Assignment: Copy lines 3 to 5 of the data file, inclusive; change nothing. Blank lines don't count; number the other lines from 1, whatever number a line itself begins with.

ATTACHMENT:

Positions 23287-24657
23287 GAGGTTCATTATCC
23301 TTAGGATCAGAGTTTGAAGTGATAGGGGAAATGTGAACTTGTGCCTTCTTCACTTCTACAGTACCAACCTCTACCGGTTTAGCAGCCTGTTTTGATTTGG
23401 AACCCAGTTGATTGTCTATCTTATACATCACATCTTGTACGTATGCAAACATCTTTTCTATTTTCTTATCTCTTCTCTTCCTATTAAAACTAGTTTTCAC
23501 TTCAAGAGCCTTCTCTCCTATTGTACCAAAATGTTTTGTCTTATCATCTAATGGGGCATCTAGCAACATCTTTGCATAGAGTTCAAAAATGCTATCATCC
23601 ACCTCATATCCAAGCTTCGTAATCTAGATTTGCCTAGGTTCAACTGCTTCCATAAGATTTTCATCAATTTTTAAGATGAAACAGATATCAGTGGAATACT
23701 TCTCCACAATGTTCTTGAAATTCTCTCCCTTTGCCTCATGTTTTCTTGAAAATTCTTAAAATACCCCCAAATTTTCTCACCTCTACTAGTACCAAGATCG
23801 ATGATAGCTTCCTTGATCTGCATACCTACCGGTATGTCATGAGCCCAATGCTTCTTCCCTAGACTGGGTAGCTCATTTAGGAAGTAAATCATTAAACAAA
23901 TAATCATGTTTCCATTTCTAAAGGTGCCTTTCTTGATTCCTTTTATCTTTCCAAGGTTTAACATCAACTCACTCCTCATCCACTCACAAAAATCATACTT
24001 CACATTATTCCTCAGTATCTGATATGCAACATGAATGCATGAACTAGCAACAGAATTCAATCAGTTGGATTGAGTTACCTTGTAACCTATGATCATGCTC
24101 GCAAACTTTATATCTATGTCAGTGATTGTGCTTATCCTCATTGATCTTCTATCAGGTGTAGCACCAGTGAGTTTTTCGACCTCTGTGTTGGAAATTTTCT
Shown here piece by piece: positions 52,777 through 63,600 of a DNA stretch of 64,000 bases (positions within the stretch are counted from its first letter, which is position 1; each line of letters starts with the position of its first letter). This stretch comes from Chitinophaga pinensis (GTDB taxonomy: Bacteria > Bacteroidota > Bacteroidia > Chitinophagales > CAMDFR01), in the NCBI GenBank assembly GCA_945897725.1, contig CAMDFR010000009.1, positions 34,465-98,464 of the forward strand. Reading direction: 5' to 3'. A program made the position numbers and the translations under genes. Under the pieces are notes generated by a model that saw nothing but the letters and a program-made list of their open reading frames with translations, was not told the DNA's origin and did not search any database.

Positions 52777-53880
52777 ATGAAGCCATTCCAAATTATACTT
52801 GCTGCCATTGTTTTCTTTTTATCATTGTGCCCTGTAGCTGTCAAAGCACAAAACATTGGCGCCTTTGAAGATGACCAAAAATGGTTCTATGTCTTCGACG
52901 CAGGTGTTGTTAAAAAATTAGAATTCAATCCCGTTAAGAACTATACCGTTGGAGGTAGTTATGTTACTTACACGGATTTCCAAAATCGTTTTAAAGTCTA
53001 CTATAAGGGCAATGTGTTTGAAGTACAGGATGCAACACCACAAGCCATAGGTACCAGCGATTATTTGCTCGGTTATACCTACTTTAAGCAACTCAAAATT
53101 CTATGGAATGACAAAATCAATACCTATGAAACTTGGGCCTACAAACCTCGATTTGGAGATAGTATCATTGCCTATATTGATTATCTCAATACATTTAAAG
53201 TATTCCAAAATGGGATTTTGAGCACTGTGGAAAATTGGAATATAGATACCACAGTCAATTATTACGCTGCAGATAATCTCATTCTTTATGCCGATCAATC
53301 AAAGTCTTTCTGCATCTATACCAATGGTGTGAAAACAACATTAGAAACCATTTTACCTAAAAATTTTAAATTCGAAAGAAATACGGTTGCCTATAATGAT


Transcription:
23301 TTAGGATCAGAGTTTGAAGTGATAGGGGAAATGTGAACTTGTGCCTTCTTCACTTCTACAGTACCAACCTCTACCGGTTTAGCAGCCTGTTTTGATTTGG
23401 AACCCAGTTGATTGTCTATCTTATACATCACATCTTGTACGTATGCAAACATCTTTTCTATTTTCTTATCTCTTCTCTTCCTATTAAAACTAGTTTTCAC
23501 TTCAAGAGCCTTCTCTCCTATTGTACCAAAATGTTTTGTCTTATCATCTAATGGGGCATCTAGCAACATCTTTGCATAGAGTTCAAAAATGCTATCATCC